166 F.3d 921
UNITED STATES of America, Plaintiff-Appellant,
David B. LaCROIX, Jr., Gwendolyn A. LaCroix, and North
Milwaukee State Bank, Defendants-Appellees.
United States Court of Appeals,
Argued Jan. 13, 1999.
Decided Feb. 2, 1999.
Susan M. Knepel (argued), Thomas P. Schneider, Office of the United States Attorney, Milwaukee, WI, for Plaintiff-Appellant.
Michael B. Laikin, Laikin & Laikin, Milwaukee, WI, for Defendant-Appellee North Milwaukee State Bank.
Harold B. Jackson, Jr. (argued), Milwaukee, WI, for Defendant-Appellee David B. LaCroix, Jr.
Gwendolyn A. LaCroix, Cincinnati, OH, Defendant-Appellee pro se.
Before POSNER, Chief Judge, and COFFEY and EASTERBROOK, Circuit Judges.
EASTERBROOK, Circuit Judge.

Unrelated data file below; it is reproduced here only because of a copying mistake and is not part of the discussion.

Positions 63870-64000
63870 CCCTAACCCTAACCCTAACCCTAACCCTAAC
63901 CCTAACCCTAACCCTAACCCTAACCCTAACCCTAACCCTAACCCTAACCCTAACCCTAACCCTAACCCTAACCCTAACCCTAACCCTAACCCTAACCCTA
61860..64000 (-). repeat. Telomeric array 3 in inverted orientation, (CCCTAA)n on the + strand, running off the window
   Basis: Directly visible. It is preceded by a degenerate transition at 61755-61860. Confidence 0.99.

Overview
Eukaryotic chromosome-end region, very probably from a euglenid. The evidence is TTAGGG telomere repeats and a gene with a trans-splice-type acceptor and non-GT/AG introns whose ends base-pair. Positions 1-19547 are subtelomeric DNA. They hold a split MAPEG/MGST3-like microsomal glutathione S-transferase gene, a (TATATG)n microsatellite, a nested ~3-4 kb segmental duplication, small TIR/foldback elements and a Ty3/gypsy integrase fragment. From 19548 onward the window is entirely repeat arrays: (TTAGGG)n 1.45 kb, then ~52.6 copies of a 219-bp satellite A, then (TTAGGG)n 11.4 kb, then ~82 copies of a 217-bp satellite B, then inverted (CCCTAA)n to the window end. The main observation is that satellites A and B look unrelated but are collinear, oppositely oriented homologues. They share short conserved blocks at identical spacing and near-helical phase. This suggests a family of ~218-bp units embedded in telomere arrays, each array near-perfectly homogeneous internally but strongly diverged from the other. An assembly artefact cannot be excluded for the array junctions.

David LaCroix took out a residential mortgage in 1983 but quit paying in 1991. His lender assigned the note to the Secretary of Housing and Urban Development, whose agency had guaranteed payment under the National Housing Act. In 1995, when the United States got foreclosure proceedings under way, LaCroix did not bother to file an answer. But the district court did not order prompt sale. Repeatedly the judge ordered the United States to discuss settlement with LaCroix. It is not clear what there was to discuss, for LaCroix had not offered any defense to the action and was not making even token payments, but the judge was unwilling to let the litigation proceed until 1997, when a foreclosure sale at last occurred. The United States bought the property with a bid of $115,000 and moved for confirmation--which the judge denied. He instructed the United States to convey the property to North Milwaukee State Bank for $105,500, less taxes and charges. The Bank agreed to put up this much on LaCroix's behalf but is unwilling to match the $115,000 bid. The United States has appealed from the order refusing to confirm the sale and directing the transfer of the property at a price under the high bid.